Restoring hope and pride – WINGS Summer 2023

Restoring hope and pride – WINGS Summer 2023

Heritage University Alumnus of the Year Ryan Washburn has spent his entire work life helping people rebuild their lives.

As a veteran service representative at Columbia Basin College, he helped veterans navigate college life. As program director at Elijah Family Homes, he helped low-income families in recovery become self-sufficient through stable housing and supportive services. In his current role as Therapeutic Court Coordinator in Benton County’s District Court, his work ensures that people struggling with mental illness and addiction get help to lead healthier lives.

But what means the most to Washburn isn’t the job titles that populate his resume. It’s the individual people he’s helped.

They’re people like “Charlie,” a veteran of the first Gulf War who returned home wondering where he belonged. He used drugs, became addicted, was arrested multiple times, and spent years in and out of what Washburn calls the “revolving door of the justice system.”

Entering Veterans Court following his release and having been ordered to check into “clean and sober housing,” Charlie absconded. He was promptly kicked out of the program that was designed to help him.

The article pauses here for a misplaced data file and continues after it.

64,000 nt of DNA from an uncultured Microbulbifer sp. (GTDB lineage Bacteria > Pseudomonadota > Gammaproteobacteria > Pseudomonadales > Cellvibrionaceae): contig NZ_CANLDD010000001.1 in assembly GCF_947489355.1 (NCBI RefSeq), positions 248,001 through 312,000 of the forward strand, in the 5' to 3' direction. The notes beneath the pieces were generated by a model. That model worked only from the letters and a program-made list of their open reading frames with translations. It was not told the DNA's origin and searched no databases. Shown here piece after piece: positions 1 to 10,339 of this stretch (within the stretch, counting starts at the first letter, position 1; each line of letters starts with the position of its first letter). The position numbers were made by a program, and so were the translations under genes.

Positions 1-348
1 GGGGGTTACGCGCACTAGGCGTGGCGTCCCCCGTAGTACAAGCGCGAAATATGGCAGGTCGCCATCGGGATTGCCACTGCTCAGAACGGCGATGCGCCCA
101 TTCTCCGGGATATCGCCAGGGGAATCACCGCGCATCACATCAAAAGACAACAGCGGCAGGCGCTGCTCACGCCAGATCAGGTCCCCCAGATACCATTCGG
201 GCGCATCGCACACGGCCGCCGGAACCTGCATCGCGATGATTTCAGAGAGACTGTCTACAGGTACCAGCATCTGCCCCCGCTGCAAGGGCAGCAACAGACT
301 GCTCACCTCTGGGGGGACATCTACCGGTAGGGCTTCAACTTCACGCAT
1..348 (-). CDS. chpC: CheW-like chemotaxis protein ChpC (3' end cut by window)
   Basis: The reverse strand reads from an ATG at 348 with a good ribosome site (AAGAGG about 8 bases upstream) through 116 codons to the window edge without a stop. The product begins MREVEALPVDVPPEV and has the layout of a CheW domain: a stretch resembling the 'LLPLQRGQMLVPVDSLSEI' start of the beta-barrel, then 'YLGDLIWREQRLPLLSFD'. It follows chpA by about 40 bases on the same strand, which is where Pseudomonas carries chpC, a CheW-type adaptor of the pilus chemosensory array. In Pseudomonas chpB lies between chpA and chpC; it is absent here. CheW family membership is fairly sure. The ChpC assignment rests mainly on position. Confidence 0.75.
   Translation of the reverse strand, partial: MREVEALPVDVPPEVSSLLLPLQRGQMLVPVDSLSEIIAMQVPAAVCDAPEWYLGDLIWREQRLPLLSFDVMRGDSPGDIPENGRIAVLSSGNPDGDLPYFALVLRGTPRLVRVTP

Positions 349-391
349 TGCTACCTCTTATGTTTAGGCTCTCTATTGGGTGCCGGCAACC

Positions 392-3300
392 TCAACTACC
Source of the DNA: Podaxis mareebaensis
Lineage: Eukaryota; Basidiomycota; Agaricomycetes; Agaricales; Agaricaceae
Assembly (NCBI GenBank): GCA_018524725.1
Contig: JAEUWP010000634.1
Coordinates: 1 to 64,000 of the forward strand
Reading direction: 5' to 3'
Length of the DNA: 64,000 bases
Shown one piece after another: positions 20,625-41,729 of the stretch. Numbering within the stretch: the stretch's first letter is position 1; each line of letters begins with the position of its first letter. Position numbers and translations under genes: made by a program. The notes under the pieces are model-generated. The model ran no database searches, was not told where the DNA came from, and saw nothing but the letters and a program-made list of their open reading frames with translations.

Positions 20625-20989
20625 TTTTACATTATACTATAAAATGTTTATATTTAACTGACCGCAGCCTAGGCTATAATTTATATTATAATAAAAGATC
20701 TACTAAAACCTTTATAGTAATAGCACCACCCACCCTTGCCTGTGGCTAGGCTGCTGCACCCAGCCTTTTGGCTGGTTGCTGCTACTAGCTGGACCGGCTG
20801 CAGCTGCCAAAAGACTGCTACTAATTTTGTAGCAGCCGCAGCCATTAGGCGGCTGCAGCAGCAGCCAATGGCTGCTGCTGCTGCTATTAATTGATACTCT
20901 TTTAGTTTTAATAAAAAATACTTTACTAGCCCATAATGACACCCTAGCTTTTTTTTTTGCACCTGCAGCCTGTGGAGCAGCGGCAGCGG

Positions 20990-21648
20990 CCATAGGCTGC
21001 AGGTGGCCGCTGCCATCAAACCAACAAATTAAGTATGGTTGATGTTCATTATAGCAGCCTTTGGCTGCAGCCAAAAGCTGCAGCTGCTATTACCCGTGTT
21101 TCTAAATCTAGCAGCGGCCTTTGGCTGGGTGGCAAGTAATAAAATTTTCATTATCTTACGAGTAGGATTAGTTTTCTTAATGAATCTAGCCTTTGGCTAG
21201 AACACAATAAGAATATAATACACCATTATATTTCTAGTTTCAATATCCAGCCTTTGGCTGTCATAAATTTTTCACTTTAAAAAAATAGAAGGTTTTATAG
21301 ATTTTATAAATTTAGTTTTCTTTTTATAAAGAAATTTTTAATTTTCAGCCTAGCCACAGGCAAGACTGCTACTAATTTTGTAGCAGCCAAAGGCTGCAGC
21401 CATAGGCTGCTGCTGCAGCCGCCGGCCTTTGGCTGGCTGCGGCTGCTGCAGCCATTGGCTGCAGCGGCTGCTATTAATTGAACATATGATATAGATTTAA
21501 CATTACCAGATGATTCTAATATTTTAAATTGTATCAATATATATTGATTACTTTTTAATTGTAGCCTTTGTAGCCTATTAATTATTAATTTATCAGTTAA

When he appeared in court, Charlie asked to read a letter he’d written. Through his tears, he said he’d promised his mom if he were given another chance, he wouldn’t disappoint her again. The judge let him remain in the program under the stipulation that his every move would be under Washburn’s vigilant watch.

“Today, Charlie is working on his bachelor’s degree in addiction studies with a plan to become a substance abuse professional,” Washburn says. “And he’s back with us, mentoring others.”

It was only after Charlie completed treatment that Washburn learned the extent of what he dealt with every day.

“He’d been in the 1996 Khobar Towers bombing in Kuwait,” Washburn says. “He pulled his dead friends from the rubble. He was 19 or 20 years old.

“He suffered textbook Post-Traumatic Stress Disorder (PTSD) – and we hadn’t even known about it.

“I learn every day that not all wounds are visible. And what people also don’t see is that there are a ton of people who work hard and, with support, they change their lives.

“I get to help them do that.”


Washburn knows what it’s like to struggle. After serving eight years in the United States Navy in three consecutive Arabian Gulf deployments, he had trouble finding a sense of direction. He ultimately enrolled at Columbia Basin College (CBC) and got a work-study job helping veterans transition to college. There he put his love for his fellow vets to work, regularly going above and beyond his job description.

“I wouldn’t just tell them what office to go to; I’d take them there and introduce them,” he says. “I know what it’s like to feel like you don’t fit in.”

As that proclivity for connecting with other vets was recognized, Washburn was approached about becoming a “veteran navigator” for the Washington Department of Veteran Affairs (WDVA). There, he instituted regular trainings for faculty and staff on how to better serve veterans.